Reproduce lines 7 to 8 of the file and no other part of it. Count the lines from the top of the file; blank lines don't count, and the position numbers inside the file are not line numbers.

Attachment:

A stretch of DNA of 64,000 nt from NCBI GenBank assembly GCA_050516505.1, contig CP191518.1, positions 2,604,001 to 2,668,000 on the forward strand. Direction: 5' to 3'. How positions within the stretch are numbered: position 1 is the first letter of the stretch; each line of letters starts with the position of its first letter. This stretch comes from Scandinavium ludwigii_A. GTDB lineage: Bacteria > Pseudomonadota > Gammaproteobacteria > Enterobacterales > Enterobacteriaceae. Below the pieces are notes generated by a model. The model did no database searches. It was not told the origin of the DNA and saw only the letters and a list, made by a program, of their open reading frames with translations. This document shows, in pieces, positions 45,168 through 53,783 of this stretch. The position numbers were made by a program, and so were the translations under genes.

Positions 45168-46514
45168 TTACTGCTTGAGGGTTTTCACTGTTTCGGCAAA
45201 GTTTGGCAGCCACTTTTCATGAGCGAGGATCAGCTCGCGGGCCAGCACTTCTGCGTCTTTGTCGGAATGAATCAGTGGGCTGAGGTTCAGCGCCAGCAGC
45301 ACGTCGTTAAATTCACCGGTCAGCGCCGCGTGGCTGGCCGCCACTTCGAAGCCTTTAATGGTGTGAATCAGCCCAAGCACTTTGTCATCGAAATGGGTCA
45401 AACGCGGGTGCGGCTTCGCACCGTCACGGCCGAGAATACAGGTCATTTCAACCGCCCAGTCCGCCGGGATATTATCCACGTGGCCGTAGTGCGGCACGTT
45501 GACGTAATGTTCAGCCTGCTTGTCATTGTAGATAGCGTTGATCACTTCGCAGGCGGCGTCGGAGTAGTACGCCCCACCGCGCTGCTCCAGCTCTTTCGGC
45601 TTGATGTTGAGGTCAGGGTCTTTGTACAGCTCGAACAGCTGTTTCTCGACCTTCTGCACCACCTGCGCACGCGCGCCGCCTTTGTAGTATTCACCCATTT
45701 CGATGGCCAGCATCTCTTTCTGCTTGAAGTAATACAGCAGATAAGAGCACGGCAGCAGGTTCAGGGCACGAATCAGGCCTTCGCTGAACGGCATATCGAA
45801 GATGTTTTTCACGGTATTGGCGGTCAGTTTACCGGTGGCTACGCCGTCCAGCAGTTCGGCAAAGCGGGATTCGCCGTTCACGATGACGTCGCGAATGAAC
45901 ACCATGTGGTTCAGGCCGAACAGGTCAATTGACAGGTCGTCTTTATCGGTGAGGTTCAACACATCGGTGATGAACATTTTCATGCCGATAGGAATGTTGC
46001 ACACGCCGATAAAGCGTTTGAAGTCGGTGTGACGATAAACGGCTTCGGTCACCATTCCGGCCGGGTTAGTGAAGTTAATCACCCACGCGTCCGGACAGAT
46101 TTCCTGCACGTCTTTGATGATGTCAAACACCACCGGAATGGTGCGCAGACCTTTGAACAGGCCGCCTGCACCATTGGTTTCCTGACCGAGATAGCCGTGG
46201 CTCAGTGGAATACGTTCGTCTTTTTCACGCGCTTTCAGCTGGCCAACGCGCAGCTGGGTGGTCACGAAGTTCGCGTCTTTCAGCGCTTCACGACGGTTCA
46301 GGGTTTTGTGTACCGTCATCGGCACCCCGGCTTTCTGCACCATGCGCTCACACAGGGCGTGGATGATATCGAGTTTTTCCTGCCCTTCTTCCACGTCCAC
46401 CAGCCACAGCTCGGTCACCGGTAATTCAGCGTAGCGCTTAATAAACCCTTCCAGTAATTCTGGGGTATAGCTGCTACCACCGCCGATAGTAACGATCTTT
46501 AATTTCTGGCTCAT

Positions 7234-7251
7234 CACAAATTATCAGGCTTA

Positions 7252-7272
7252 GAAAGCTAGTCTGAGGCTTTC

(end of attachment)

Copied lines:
45501 GACGTAATGTTCAGCCTGCTTGTCATTGTAGATAGCGTTGATCACTTCGCAGGCGGCGTCGGAGTAGTACGCCCCACCGCGCTGCTCCAGCTCTTTCGGC
45601 TTGATGTTGAGGTCAGGGTCTTTGTACAGCTCGAACAGCTGTTTCTCGACCTTCTGCACCACCTGCGCACGCGCGCCGCCTTTGTAGTATTCACCCATTT